Title: Get Even
Platform: PC, PS4 (reviewed) and Xbox One
Developer: The Farm 51
Publisher: Bandai Namco Entertainment
Release date: Out now
Tl; Dr: Prepare yourselves for hours of Inception-like mind-messing. It’ll be worth it.
Price: £30
Family Focus: Click here for more information.

What is Get Even?

It’s a game that sits rather uniquely amongst other games. It’s a puzzler. It’s a first-person shooter. It’s a horror. It’s a psychological thriller. It’s a drama.

It’s all of these and perhaps none of these.

That doesn’t tell you much, does it? But hey, that’s Get Even. One moment you’re investigating clues, the next you’re trying your best not to rain bullet hell on enemies that would dearly love to provide strong doses of lead-based injection. Lucky for you that you’ll discover a gun that can shoot around corners, right?

Did I just talk about a CornerGun? Oops. You can have that one for free.

Going back to those important questions though; Who is the main character, Cole Black? Who are the people around you? You think you know, but really you don’t.

That’s Get Even.

The blurb on the box asks you only two simple questions. The first regards Cole Black –  “Why was he there?” and the second being his target, “Who was the girl?”

The girl in question was one that Cole was trying to rescue; a girl that had a bomb strapped to her chest? Why was the bomb there? Why was she there? Why was he there?

Puppets in an asylum

More questions. That’s Get Even.

The game answers these questions in the grimy semi-futuristic world that is… erm… countryside England, and then throws in some more questions for good measure.

This world is the set for a game that could certainly fool you into thinking that it’s an AAA game. It carries the publishing badge of Bandai Namco, but for all intents and purposes, you could see this as one extremely well-packaged indie game. Sure, it had its occasional moments where I got stuck when trying to sneak around the forest, but the quality of the artwork, story-writing and sound compositions will make you wonder what major studio put this all together.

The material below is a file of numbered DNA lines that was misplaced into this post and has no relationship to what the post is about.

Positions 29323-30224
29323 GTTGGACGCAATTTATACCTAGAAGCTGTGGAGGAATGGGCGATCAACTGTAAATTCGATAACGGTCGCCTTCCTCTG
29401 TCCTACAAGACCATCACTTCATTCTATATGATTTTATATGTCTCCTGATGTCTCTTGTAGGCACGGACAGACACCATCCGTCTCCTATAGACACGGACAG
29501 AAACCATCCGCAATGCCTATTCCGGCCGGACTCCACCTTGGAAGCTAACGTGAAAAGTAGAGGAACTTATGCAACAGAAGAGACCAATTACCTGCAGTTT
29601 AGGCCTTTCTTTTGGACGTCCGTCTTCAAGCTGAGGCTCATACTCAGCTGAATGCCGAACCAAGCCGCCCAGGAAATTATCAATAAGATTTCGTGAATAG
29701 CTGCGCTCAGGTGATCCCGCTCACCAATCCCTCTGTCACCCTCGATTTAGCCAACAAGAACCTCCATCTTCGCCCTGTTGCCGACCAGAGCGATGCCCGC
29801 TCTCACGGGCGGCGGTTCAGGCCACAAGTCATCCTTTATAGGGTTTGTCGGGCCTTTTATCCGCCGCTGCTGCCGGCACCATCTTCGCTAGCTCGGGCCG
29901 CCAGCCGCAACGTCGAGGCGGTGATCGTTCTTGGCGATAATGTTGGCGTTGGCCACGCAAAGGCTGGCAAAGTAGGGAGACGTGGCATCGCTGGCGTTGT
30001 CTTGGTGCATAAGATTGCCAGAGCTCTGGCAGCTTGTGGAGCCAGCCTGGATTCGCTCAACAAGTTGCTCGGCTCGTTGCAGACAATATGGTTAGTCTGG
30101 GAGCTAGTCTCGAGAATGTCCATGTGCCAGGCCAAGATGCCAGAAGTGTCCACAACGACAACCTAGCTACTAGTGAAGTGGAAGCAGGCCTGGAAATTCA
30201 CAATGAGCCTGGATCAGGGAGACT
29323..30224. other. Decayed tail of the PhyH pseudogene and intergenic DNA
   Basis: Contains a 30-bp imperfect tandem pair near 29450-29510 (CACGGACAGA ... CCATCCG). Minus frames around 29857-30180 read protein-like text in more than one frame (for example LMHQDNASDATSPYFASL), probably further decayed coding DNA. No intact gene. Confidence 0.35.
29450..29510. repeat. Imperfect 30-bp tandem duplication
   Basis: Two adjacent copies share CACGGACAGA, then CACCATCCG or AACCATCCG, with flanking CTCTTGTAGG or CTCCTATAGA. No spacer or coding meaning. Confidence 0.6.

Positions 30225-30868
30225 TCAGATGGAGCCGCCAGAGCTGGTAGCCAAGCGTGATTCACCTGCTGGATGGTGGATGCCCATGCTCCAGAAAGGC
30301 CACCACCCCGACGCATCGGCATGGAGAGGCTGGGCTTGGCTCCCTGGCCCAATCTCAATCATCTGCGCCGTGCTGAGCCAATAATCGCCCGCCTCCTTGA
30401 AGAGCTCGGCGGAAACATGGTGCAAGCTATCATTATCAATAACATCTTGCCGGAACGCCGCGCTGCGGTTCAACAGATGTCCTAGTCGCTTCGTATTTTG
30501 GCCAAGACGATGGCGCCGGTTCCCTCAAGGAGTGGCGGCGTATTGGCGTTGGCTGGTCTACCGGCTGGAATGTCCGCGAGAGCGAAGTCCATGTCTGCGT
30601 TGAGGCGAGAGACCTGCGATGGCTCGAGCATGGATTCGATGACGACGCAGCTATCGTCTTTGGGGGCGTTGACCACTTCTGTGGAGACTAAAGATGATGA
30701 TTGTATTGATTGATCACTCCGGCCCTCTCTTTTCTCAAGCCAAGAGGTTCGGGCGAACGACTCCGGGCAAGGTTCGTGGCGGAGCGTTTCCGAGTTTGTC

The Farm 51, however, is a small team of no more than fifty people, supported by the third writer, of the game, composer Olivier Deriviere. His work here gets special mention, as the sound design is nothing short of exceptional in this game.

Get Even features a procedurally game-driven soundtrack that uses the environment around the protagonist to generate music from sounds that would not otherwise be seen as instruments. The steam from a pipe? The ticking of a clock? Beeps from a computer? All notes in the orchestra that is Get Even’s world. As such, headphones are strongly recommended when diving into Get Even. The aural experience is an extremely noteworthy one and is certainly to be credited among Get Even’s positive points.

Great soundtrack? That’s Get Even.

CSI: Get Even Edition

You’ll play the game mostly through investigation and the occasional encounter with enemies. As you investigate, you find items that help to complete the picture of what actually happened. These items are scanned using the key item in your arsenal; your smartphone. It’s also used for solving all manners of puzzles, should you choose to do so.

Choice is something that the game reminds you of constantly. “There will be consequences,” the game says, as you continue to explore the world of Get Even. There are certainly many ways to cook an egg in Get Even, and not all of them have to involve a gun. The reminder of choice created the interesting feeling of instant regret when placed into a situation where I felt I had no choice but to follow a certain course of action. I was left asking myself “Was that okay? Was I meant to do that?”

But that’s, you guessed it: Get Even.

Getting Even with a crib? Madness!

What is this? Why is there a cot? More mysteries…

It’s an experience that I really enjoyed, tackling some themes that you might come to expect in a game like this, but others that surprised me a good bit. It really is a story that only begins to make sense right at the climactic end. You may think you have the gist of it midway through but trust me, this party hasn’t even begun at that stage.

Get Even is certainly a recommend from me. You’ll probably wonder what it is you’ve got yourself into when you get started, but trust me, the party is a wild one and I’m sure that you’ll enjoy it.

Just remember to focus… and explore.

The Good

  • One hell of an adventure that will have you asking questions all the way through.
  • Cornergun is pretty rad, although you might want to minimise its use
  • Use of sound and music is something else.

The Bad

  • Occasionally caught myself stuck in landscape, which killed the vibe
  • Despite the burly protagonist and cool gun, it’s not really an action game. Be aware of this if that’s what you’re after.
  • Had to remember my tea…

Family Focus – Get Even

Get Even tackles a lot of mature themes. It is rated PEGI 16 in Europe and T for Teen in the US, and it would be a good shout to respect that rating. Those looking for a fun little run-and-gun game will surely be disappointed with this. But for those who can accept and dive into the mature themes the game provides then there is a lot to enjoy.


This review is based on a retail build of the game provided by the publisher.